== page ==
Ghazal 173, Verse 10


aatish-kadah hai siinah miraa raaz-e nihaa;N se
ai vaa))e agar ma((ri.z-e i:zhaar me;N aave

1) my breast is a fire-temple, through a hidden mystery/secret
2) oh alas-- if it would come into the place of manifestation/disclosure!


aatish-kadah : 'Furnace; grate; chimney; fire-worshippers' temple'. (Platts p.16)


ay vaa))e : 'Ah! alas! woe is me!'. (Platts p.111)


ma((ri.z : 'Place of the appearance, or occurrence, or manifestation (of a thing); scene (of); place of meeting'. (Platts p.1048)


aave is an archaic form of aa))e (GRAMMAR)


The secret that has made the breast into a fire-temple-- if it would become manifest, then what places would it not set on fire? (194)

== Nazm page 194

Bekhud Dihlavi:

He says, 'From the heat of a hidden secret my breast has become a fire-temple. If that secret would become manifest, then no telling where fires will be started.' (250)

Bekhud Mohani:

The secret of love, from the hiding of which the heart is becoming a fire-temple-- if it would become manifest, then what would happen? In the whole world a fire would be seen leaping up. (340)



The idea of the lover's burning, secret passion as a fire is a fundamental metaphor of the ghazal world; to call the lover's breast a 'fireplace' or 'furnace' would be nothing out of the ordinary. But in this verse the context of the 'hidden mystery/secret' makes it clear that the speaker takes his breast to be (like) a Zoroastrian 'fire-temple' (see the definition above); this is a fine twist, and enables the line to play cleverly with several theological niceties.

First, only Zoroastrians are allowed to tend and visit the sacred fire, so that the fire-temple too, like the lover's breast, is a private place, the repository of a powerful mystery/secret that must not be allowed to emerge. Second, to Zoroastrians fire is pure, and must not be polluted by the touch of certain ritually defiling things; it must be kept away from the many contaminants of the outer world, the way the lover too must shelter his passion from the 'people of the world'. Third, a fire-temple is where the initiated go to worship and commune with the fire, and humbly learn its mysteries; which is just how the lover treats his passion.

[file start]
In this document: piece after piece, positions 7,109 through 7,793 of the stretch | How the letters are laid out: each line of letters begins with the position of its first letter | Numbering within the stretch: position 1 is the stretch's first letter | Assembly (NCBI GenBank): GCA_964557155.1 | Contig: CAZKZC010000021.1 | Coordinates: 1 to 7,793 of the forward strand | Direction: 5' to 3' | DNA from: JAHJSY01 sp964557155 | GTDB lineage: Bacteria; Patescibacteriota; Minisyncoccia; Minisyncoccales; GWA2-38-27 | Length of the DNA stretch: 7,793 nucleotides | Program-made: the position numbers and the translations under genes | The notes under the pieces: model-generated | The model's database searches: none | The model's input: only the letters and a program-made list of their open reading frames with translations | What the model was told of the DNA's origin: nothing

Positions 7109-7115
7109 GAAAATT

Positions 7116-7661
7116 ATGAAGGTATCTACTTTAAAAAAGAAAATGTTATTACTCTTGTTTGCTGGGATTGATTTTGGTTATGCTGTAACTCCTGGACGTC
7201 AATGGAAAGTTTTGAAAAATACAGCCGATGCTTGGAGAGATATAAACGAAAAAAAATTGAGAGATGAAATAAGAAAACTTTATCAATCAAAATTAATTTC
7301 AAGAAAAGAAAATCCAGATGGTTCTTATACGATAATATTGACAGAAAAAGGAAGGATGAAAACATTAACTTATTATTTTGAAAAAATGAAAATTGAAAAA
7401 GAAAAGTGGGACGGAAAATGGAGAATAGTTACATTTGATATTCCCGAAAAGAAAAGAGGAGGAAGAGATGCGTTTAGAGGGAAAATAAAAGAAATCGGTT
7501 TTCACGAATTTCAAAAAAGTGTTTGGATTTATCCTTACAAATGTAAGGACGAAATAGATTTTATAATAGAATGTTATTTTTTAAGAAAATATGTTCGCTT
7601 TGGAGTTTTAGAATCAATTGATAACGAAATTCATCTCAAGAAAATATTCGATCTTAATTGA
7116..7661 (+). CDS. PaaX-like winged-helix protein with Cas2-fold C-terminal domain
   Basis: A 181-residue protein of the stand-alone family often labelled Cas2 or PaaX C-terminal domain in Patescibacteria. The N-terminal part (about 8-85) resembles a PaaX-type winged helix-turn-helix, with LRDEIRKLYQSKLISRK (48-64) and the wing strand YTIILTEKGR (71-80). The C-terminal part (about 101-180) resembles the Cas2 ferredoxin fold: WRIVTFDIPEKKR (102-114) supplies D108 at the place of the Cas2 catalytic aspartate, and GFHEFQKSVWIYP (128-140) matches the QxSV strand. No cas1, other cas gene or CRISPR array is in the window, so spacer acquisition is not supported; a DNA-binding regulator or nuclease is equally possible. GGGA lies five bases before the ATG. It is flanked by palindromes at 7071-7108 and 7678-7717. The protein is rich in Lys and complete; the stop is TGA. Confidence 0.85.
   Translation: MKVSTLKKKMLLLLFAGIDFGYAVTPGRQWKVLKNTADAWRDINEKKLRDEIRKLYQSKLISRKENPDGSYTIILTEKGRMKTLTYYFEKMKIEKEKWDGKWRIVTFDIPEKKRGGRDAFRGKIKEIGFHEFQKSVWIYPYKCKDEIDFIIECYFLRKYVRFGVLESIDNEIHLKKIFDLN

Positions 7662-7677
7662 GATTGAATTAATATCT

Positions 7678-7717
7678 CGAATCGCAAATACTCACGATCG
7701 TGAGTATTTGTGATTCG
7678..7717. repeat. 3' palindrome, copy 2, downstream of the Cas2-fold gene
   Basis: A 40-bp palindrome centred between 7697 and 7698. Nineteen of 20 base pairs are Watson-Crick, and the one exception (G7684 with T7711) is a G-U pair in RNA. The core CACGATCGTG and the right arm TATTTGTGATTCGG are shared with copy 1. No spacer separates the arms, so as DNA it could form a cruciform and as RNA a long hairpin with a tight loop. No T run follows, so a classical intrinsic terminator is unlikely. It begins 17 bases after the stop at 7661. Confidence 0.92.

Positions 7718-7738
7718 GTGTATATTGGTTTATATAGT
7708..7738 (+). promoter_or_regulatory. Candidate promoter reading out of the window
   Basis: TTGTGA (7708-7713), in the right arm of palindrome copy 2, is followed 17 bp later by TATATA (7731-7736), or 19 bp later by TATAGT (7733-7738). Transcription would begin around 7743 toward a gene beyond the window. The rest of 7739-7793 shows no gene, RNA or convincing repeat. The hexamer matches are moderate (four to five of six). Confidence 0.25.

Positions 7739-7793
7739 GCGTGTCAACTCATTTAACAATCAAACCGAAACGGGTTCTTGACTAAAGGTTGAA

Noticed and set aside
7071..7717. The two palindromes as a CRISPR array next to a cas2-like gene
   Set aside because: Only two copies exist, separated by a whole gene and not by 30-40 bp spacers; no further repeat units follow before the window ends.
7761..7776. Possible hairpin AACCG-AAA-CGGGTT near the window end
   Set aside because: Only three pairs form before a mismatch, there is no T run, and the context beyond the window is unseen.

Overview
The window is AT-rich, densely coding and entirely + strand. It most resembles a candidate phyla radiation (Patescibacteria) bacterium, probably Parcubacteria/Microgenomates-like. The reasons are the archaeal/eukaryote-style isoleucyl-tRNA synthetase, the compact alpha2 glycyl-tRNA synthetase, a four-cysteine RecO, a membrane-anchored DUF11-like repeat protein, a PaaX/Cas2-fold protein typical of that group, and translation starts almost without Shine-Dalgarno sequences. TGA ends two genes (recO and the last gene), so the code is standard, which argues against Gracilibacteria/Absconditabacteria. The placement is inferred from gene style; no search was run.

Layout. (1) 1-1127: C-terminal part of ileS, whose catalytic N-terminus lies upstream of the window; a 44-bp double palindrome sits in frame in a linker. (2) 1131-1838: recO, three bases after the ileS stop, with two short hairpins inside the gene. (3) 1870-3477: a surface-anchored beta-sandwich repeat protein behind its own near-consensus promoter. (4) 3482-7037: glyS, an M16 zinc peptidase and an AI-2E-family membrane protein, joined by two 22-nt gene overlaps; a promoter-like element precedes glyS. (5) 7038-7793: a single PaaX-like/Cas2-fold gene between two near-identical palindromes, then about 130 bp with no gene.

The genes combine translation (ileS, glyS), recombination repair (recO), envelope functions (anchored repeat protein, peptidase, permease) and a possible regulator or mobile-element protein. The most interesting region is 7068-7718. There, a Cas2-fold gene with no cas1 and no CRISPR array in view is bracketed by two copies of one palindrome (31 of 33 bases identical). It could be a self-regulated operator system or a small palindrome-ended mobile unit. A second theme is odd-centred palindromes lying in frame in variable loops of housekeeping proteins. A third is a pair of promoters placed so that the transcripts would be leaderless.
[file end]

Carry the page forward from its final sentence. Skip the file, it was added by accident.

The second line, inshaa))iyah of course, is a vigorous exclamation of dismay, of foreboding-- so energetic that it's easy to lose sight of how completely unspecific it really is. The commentators are sure that what the lover fears is that the fire in the breast, if released, would become a conflagration that would consume the world. Yet that's only one possible foreboding; there are several others:

=The fire/mystery is now secret-- it might become public knowledge.
=The fire/mystery is now pure-- it might be rendered impure.
=The fire/mystery is now mystical or transcendent-- it might become merely physical.
=The fire/mystery is now in the hands of reverent initiates-- it might become available to the ignorant and the exploitative.

And just to add to the complexity of what I call 'stress-shifting'-- is it the fire-temple, the breast, or the mystery/secret that is in danger of becoming manifest? The grammar would permit any of them to fill that role. And when the lover exclaims in dismay at the prospect of 'manifestation', is he worried about the effects on one of those three entities, or on himself, or on the beloved, or on the world at large?

There are also the sound effects of juxtaposing ma((ri.z and i:zhaar -- especially after the first line has given us miraa raaz . Although they all look quite different on the page, to the ear they sound almost like transpositions of each other.

Other, more ambiguous uses of aatish-kadah : {38,7}; {91,8}.